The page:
Surface preparation for painting
All serious surface defects detrimental to the coating system should be removed (delamination, layer chipping, icicles). Before blasting, the immersion-galvanized surface should be washed with hot water with an alkaline detergent approved by the paint supplier.
NOTE: alkaline detergent must be completely washed off the surface using potable water.
The sweeping process can be started if the relative humidity is lower than 85% and if the steel temperature is higher than 3 °C from the dew point. The equipment used for blasting must be equipped with water and oil separators to ensure that the fed air is dry and clean. They require regular draining to prevent the transfer of water and oil. A valve with remote control (standby valve) and an emergency stop are required at the engine inlet, and a spark removal system (spark guard) is required at the engine outlet. Compressor discharge air temperatures must not exceed 66°C. The abrasives used must be dry, clean and free of impurities that have a detrimental effect on the coating.
Galvanized surfaces must be cleaned using dry sweeping, using approved non-metallic abrasives, with the nozzle angled at 45-60° to the vertical, with limited nozzle pressure to create a sharp or angled surface profile. It is recommended to obtain a surface profile of 25-55µm, corresponding to the profile: fine G, Ry5 (ISO 8503-2).
The development of the surface must improve the adhesion of the paint, but must not cause damage to the zinc layer. The thickness of the zinc coating must be reduced as little as possible, preferably by no more than 10 µm. Smaller areas can be lightly worked with sandpaper.
The finished surfaces must be matte, contoured and have no areas of shiny metal. Note that the surface must not be touched with bare hands.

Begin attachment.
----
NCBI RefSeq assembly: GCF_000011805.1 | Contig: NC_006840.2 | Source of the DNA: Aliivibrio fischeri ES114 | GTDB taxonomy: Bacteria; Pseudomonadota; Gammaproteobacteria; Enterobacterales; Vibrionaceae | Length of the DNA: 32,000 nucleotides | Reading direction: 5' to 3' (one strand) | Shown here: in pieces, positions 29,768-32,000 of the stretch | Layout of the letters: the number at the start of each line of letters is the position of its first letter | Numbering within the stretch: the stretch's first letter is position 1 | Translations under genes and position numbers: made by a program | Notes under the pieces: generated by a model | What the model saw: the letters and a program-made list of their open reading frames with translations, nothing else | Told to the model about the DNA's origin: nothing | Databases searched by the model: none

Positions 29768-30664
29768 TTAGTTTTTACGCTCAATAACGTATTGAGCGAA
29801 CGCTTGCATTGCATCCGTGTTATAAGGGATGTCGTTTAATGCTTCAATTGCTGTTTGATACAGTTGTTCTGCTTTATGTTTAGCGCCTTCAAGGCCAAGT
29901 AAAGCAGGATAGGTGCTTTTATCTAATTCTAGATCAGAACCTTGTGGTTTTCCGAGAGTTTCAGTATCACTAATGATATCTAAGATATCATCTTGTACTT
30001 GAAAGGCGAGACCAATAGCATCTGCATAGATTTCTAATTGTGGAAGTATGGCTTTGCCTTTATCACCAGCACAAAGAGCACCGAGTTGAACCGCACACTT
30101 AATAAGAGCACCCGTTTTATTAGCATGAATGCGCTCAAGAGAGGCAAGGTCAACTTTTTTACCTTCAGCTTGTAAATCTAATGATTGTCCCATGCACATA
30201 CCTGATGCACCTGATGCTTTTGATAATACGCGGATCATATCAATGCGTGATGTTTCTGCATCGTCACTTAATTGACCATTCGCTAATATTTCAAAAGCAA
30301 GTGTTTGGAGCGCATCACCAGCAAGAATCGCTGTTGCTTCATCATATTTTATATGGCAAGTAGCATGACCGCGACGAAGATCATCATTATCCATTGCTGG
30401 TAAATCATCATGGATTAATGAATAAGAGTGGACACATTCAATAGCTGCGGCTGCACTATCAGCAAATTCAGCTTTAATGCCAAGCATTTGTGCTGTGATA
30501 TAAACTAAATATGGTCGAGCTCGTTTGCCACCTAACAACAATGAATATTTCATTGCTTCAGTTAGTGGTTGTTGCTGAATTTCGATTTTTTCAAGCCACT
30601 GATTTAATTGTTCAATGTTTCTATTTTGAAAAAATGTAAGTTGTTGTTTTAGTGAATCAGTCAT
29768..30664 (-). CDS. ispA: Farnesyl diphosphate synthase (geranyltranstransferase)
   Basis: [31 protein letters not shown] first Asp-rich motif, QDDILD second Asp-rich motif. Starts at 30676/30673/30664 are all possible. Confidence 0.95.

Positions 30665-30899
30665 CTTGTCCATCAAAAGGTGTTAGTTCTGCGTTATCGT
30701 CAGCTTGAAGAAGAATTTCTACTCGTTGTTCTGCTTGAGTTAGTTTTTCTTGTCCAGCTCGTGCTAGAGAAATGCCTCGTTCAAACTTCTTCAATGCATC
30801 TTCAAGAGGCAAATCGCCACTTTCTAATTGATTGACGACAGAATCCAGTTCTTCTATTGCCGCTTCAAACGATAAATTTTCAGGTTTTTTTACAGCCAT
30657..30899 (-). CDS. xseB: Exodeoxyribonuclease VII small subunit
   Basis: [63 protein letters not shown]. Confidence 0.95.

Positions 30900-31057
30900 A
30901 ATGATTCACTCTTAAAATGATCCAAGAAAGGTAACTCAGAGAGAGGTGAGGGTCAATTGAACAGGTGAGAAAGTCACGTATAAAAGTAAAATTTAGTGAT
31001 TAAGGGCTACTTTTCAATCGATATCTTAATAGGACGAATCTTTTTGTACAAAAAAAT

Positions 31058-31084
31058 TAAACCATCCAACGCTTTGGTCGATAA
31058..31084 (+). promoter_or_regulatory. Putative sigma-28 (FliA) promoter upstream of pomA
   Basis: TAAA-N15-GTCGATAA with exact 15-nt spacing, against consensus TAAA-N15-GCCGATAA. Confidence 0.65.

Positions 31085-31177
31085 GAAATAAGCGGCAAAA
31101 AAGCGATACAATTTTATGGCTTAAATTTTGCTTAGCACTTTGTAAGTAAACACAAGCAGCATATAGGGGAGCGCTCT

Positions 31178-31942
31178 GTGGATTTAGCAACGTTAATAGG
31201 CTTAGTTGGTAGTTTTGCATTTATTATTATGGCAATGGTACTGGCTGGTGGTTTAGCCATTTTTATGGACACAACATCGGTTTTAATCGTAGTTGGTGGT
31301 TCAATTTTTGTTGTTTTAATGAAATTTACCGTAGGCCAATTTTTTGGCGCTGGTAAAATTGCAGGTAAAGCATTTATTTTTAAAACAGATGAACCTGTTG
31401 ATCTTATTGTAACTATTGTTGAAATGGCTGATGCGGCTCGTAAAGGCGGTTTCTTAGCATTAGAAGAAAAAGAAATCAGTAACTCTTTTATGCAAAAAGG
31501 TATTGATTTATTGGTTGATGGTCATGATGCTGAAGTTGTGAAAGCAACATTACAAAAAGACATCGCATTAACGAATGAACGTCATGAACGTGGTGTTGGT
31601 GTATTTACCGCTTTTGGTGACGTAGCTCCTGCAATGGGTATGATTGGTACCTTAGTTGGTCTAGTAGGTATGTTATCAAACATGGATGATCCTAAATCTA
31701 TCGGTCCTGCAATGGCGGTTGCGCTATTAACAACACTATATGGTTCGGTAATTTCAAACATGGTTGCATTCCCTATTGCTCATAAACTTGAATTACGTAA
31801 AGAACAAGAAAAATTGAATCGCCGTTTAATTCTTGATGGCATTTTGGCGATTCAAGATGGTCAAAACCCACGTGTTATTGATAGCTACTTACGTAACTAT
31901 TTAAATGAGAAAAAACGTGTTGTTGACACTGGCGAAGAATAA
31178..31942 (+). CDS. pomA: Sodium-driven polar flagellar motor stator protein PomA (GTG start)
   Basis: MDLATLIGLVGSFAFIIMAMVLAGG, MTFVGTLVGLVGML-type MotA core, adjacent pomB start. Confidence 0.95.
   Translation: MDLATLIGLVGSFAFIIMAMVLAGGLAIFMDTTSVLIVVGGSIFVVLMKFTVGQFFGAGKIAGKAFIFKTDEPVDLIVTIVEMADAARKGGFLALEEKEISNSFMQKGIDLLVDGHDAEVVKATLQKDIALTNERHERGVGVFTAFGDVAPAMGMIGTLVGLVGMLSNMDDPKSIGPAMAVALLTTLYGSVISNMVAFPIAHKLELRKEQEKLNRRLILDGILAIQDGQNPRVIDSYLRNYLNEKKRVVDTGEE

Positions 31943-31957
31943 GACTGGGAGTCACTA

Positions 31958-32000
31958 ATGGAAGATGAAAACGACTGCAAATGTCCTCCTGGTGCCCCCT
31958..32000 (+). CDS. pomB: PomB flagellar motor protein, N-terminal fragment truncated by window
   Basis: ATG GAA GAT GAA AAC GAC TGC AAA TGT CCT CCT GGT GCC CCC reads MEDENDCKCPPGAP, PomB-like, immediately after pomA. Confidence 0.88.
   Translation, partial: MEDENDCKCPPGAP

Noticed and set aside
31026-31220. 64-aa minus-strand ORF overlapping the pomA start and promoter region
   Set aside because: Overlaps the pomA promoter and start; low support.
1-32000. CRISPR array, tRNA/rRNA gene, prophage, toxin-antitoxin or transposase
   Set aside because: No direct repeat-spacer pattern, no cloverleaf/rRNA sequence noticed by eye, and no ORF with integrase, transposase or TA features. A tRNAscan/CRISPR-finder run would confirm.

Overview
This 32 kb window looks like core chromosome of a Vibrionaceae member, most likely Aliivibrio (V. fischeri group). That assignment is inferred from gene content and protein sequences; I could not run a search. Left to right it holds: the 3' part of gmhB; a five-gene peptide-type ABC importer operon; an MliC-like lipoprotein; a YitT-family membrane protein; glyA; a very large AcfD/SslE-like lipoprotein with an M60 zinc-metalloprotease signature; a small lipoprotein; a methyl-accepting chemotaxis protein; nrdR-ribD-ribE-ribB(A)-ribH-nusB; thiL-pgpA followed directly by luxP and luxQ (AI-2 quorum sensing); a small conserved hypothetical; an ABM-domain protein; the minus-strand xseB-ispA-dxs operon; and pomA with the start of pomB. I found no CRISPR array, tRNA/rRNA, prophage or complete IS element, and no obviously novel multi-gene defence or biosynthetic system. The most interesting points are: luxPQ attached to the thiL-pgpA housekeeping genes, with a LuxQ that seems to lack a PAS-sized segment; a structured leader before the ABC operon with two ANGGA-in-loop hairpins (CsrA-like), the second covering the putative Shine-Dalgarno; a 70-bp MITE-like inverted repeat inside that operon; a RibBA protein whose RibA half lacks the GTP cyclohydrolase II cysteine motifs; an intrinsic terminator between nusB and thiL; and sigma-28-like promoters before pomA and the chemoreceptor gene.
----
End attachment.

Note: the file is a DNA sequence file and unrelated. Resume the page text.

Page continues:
Final surface condition before painting
Before applying the first coating, the surface to be coated must be clean, dry, free of grease/oil and have the specified roughness and cleanliness. After blast cleaning, dust, abrasive, etc. should be removed from the surface. A dust test should be performed, it is recommended that the number and size of particles should not exceed level 2/2 according to the classification given in ISO 8502-3.
Depending on the aggressiveness of the corrosive environment to which the structure will be exposed, it is recommended that the maximum content of soluble impurities on the surface should not exceed, for areas exposed to corrosive environments (according to ISO 12944-2):
- C1-C4: 200 mg/m²
- C5: 100 mg/m²
- CX: 50 mg/m²Im1-Im3: 80 mg/m²
As with abrasive blasting, paint application can begin if the relative humidity is below 85% and if the steel temperature is above 3 °C from the dew point (unless otherwise recommended by the paint manufacturer).
Continued in the next part of the series, we invite you to follow!
Author of the text: Wojciech Taranczewski, Inspector of anti-corrosion works